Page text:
Let's see a basic aggregate for the example of Orders and Lines we mentioned above:

<?php

final class Order
{
private int $id;
private array $lines = [];

private function __construct(int $orderId)
{
$this->id = $orderId;
}

public static function create(int $orderId): Order
{
return new self($orderId);
}

public function addLine(int $productId, int $quantity): void
{
$lineNumber = count($this->lines) + 1;

$this->lines[] = new OrderLine($lineNumber, $productId, $quantity);
}

public function orderId(): int
{
return $this->id;
}
}

final class OrderLine
{
private int $lineNumber;
private int $productId;
private int $quantity;

public function __construct(int $lineNumber, int $productId, int $quantity)
{
$this->lineNumber = $lineNumber;
$this->productId = $productId;
$this->quantity = $quantity;
}
}

Domain Event

In many business models, you need to be able to describe things that happen and change the state of the model. For this, you can use domain events. A domain event is anything that happened in the domain model that may be of interest to other parts of the system.

The following code shows the minimum interface for basic domain events and the basic event:

<?php

interface DomainEvent
{
public function occurredOn(): DateTimeImmutable;
}

class UserRegistered implements DomainEvent
{
private int $userId;

public function __construct(int $userId)
{
$this->userId = $userId;
$this->occurredOn = new DateTimeImmutable();
}

public function userId(): int
{
return $this->userId;
}

public function occurredOn(): DateTimeImmutable
{
return $this->occurredOn;
}
}

Note: as we mentioned, event is something that already happened so the name (UserRegistered) must be verb past tense.

Service

The term service refers to a software functionality or a set of software functionalities (such as the retrieval of specified information or the execution of a set of operations) with a purpose that different clients can reuse for different purposes, together with the policies that should control its usage.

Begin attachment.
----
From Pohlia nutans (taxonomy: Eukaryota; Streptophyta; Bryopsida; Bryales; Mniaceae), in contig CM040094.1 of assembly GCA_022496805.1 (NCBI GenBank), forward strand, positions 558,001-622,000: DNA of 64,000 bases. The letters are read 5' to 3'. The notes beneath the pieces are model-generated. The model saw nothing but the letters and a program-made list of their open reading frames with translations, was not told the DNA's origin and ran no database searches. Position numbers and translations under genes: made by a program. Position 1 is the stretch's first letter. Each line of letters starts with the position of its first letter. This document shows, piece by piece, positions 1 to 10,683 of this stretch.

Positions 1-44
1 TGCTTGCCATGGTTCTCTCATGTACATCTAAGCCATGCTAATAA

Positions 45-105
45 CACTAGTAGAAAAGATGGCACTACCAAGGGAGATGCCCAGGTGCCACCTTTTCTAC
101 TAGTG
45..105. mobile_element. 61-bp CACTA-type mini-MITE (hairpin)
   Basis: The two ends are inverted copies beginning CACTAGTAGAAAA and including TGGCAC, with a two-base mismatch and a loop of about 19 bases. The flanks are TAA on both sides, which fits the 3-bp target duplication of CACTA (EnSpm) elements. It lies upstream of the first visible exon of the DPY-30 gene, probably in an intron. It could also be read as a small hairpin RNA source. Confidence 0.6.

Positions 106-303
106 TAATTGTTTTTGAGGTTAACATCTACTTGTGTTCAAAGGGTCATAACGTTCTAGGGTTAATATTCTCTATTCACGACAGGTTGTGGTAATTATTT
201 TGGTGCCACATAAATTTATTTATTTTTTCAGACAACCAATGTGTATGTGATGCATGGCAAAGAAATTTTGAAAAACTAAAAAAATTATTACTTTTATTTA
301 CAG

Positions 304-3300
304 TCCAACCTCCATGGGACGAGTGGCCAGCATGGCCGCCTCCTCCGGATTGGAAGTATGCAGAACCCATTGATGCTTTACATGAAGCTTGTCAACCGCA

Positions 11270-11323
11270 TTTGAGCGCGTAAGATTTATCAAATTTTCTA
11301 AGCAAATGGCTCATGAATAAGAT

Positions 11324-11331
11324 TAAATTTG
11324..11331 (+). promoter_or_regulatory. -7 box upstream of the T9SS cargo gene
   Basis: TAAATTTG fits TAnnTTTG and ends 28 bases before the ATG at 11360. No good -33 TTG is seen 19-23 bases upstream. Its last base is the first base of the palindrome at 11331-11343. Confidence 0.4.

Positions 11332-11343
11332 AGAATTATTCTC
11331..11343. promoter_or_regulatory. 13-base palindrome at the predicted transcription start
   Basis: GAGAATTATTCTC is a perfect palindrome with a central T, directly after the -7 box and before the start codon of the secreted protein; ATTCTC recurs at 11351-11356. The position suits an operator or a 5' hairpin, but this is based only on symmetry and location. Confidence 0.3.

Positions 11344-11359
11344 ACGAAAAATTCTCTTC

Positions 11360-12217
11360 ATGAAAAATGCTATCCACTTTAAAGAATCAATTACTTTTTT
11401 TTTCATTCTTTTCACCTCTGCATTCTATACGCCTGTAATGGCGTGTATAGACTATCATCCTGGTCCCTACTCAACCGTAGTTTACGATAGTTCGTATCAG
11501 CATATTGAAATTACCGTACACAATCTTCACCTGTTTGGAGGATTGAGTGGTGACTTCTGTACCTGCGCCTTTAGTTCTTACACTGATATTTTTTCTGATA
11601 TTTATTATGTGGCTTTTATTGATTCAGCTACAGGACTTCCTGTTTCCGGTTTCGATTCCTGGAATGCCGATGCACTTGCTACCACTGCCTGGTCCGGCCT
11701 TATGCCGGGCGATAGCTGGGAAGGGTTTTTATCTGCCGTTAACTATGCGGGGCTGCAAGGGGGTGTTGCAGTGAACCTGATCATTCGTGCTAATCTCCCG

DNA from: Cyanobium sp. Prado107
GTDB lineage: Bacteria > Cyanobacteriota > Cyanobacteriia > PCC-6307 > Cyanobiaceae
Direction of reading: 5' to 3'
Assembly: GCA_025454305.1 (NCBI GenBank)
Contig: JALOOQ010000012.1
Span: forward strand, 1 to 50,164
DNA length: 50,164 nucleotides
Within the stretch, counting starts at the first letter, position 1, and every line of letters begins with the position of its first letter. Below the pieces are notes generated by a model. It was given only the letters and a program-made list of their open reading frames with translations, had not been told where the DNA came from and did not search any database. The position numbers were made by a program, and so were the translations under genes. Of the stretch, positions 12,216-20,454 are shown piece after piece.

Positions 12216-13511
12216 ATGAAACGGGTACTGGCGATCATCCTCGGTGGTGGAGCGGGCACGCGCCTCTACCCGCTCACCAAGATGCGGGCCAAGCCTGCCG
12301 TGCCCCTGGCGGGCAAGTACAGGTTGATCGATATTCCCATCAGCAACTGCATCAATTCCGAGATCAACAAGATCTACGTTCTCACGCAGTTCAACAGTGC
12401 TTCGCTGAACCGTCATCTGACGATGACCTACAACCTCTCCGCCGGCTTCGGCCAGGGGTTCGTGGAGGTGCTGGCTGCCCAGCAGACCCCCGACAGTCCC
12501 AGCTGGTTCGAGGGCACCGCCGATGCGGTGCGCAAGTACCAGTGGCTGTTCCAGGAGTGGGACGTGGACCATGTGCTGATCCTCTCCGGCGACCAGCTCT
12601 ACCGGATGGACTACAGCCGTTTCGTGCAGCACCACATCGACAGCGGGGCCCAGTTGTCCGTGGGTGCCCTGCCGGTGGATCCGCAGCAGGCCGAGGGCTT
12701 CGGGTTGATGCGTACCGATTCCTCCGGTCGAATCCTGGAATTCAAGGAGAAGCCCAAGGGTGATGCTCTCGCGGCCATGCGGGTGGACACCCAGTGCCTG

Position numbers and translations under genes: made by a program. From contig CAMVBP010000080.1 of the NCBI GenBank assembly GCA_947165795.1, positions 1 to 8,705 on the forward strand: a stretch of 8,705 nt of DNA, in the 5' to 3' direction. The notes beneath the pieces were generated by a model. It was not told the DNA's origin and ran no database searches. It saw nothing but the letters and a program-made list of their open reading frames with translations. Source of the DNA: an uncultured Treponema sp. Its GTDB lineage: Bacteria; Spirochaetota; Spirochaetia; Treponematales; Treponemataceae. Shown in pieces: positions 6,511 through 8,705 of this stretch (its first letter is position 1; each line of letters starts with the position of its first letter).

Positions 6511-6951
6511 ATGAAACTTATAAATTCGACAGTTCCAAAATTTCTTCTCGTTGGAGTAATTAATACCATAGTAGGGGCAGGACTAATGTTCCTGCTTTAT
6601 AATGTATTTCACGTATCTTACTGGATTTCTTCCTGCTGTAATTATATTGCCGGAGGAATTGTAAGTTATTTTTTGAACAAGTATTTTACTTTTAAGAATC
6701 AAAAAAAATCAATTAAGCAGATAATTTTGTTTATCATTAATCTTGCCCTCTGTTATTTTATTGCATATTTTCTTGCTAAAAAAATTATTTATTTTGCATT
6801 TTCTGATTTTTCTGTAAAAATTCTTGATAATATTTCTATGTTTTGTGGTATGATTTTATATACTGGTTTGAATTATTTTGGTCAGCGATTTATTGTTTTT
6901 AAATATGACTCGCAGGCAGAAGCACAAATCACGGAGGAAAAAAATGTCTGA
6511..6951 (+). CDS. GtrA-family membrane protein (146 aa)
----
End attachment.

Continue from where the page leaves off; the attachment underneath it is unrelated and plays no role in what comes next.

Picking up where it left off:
Repository

A Repository is basically a layer that sits between your project’s domain and the database. This means that you should think of accessing the data in your database in the same way as you would work with a standard collection object.

The programmer must not be aware of the details needed to access a database. As the database is in the infrastructure layer, it has to deal with infrastructure details instead of dealing with domain concepts.

Finally, the repository acts as a storage place for globally accessible objects and may also include a strategy. It may access one persistence storage or another based on the specified strategy.

Factory

In the OOP world, a Factory refers to an object that has the single responsibility of creating other objects. In Domain-Driven Design, Factories are used to encapsulate the knowledge necessary for object creation.

A basic example on how factory pattern works (we suppose that classes and interface in use sections are already defined):

<?php

use Car;
use Bus;
use Truck;

use VehicleInterface;

class VehicleFactory
{
public static function build(string $type): VehicleInterface
{
if ($type === 'car') {
return new Car();
}

if ($type === 'bus') {
return new Bus();
}

if ($type === 'truck') {
return new Truck();
}

throw new Exception('Type is not defined');
}
}